Tinder has an estimated 50 million users worldwide and Business Insider reporter James Cook happens to be one of them.
He also happens to be more curious than most.
After Cook filed a “subject access request” under the UK’s Data Protection Act to get a look at the personal information the dating app had collected about him, he received a password-locked, 398-page PDF from Tinder about a month later with the results.
Although the startup had unsurprising pieces of data in its system like Cook’s name, email address and Facebook username, Tinder also had his IP address, pictures he’d uploaded and subsequently deleted, the sexual and age preferences he’d entered and every message he’d ever sent or received on file.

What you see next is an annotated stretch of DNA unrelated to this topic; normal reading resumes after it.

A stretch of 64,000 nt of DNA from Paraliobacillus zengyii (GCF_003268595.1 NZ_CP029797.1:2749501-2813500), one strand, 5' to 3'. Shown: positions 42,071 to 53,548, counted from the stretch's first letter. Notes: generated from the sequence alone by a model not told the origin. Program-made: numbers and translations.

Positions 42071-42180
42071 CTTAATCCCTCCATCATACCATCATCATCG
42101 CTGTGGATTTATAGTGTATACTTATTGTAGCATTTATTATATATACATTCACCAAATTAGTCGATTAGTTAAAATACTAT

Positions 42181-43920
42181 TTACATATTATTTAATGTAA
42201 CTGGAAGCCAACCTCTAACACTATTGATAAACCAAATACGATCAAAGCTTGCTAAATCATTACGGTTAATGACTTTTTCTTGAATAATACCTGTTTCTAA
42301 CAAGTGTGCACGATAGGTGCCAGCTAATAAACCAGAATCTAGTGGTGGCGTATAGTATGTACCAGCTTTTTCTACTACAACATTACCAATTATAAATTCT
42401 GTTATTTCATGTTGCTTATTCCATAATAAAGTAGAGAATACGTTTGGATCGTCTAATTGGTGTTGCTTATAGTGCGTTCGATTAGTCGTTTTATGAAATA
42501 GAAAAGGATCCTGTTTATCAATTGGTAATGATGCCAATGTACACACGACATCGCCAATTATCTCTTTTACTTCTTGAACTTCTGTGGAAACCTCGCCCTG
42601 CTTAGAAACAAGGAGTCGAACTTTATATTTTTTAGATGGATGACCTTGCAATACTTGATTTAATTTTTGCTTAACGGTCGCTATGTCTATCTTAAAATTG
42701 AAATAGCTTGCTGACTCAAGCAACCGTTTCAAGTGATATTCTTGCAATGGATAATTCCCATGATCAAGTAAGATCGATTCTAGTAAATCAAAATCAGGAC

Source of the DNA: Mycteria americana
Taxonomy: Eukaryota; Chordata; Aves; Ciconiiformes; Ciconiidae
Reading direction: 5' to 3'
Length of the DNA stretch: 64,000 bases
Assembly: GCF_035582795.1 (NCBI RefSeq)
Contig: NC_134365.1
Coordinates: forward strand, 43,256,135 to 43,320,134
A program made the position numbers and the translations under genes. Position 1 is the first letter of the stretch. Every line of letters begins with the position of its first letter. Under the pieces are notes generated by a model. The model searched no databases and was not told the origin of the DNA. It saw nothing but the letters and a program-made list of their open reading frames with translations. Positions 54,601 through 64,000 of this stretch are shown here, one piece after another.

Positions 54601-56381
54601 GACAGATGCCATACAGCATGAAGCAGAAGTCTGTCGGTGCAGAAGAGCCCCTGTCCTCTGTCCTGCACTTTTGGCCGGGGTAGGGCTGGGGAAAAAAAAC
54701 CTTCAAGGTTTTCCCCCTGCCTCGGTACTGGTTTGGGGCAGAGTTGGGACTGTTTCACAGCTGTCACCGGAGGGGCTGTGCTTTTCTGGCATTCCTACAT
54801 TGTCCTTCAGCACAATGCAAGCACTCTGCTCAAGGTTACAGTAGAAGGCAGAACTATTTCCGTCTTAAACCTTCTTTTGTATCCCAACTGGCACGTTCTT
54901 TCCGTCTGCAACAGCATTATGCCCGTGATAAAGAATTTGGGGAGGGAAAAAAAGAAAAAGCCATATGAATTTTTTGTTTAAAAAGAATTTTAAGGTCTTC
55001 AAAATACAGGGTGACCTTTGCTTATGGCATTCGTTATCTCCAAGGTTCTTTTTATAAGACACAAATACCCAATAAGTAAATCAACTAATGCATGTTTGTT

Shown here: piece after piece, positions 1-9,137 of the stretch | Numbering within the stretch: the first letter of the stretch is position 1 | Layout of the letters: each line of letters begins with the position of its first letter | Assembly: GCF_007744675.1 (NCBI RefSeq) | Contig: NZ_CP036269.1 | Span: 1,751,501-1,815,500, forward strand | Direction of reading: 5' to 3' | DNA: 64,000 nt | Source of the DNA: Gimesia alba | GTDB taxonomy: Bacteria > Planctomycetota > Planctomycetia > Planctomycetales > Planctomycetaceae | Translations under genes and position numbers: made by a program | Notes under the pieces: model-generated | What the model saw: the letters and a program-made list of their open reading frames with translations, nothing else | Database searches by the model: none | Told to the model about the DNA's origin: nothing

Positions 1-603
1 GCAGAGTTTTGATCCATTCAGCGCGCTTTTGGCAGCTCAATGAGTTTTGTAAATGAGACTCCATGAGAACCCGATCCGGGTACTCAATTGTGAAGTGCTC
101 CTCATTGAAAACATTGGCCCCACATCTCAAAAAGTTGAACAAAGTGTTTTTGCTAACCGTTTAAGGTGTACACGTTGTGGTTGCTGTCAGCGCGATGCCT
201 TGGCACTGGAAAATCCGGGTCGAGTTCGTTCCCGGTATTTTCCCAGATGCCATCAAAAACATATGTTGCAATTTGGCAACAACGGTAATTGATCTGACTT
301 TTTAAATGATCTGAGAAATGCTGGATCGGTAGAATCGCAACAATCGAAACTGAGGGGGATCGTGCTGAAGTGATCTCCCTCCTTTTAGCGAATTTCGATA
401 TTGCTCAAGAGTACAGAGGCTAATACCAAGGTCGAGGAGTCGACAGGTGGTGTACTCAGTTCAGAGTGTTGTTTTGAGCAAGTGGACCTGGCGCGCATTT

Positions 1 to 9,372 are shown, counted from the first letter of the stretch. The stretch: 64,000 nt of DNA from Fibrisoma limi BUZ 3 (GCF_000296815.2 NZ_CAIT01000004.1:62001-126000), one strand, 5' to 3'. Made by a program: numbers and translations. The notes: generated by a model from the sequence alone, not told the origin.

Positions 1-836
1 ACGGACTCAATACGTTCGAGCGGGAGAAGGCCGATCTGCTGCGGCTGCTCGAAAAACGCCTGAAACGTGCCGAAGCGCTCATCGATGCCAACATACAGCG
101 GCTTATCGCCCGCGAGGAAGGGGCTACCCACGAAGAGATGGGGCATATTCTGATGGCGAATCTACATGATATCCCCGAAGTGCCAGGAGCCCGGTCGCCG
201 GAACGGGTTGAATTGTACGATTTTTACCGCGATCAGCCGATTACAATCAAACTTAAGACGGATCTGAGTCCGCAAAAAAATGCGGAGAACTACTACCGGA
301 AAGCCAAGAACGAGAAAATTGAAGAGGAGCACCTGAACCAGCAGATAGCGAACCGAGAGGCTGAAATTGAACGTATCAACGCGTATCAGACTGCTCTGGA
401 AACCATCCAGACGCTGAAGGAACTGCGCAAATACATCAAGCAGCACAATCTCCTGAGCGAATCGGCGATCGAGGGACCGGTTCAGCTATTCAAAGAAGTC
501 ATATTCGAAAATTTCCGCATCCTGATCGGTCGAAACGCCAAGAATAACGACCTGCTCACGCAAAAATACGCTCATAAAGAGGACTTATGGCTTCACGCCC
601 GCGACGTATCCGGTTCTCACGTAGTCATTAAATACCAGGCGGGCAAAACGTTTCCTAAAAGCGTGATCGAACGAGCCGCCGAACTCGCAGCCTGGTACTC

Yes, even the ones he sent after schfifty-five beers at four in the morning.
While the amount of info the service keeps about users is alarming, Cook didn’t reveal if he is a current user or say whether Tinder would’ve scrapped his data if he’d uninstalled the app or deleted his profile.
But at least he had the chance to see it — American users aren’t so lucky, given the shaky data protection laws that currently govern most of the United States: “The FTC Act and most US privacy laws (except the HIPAA and some California laws) do not generally provide data subjects with specific access rights to their data.”
Better write your congressman.
Via Business Insider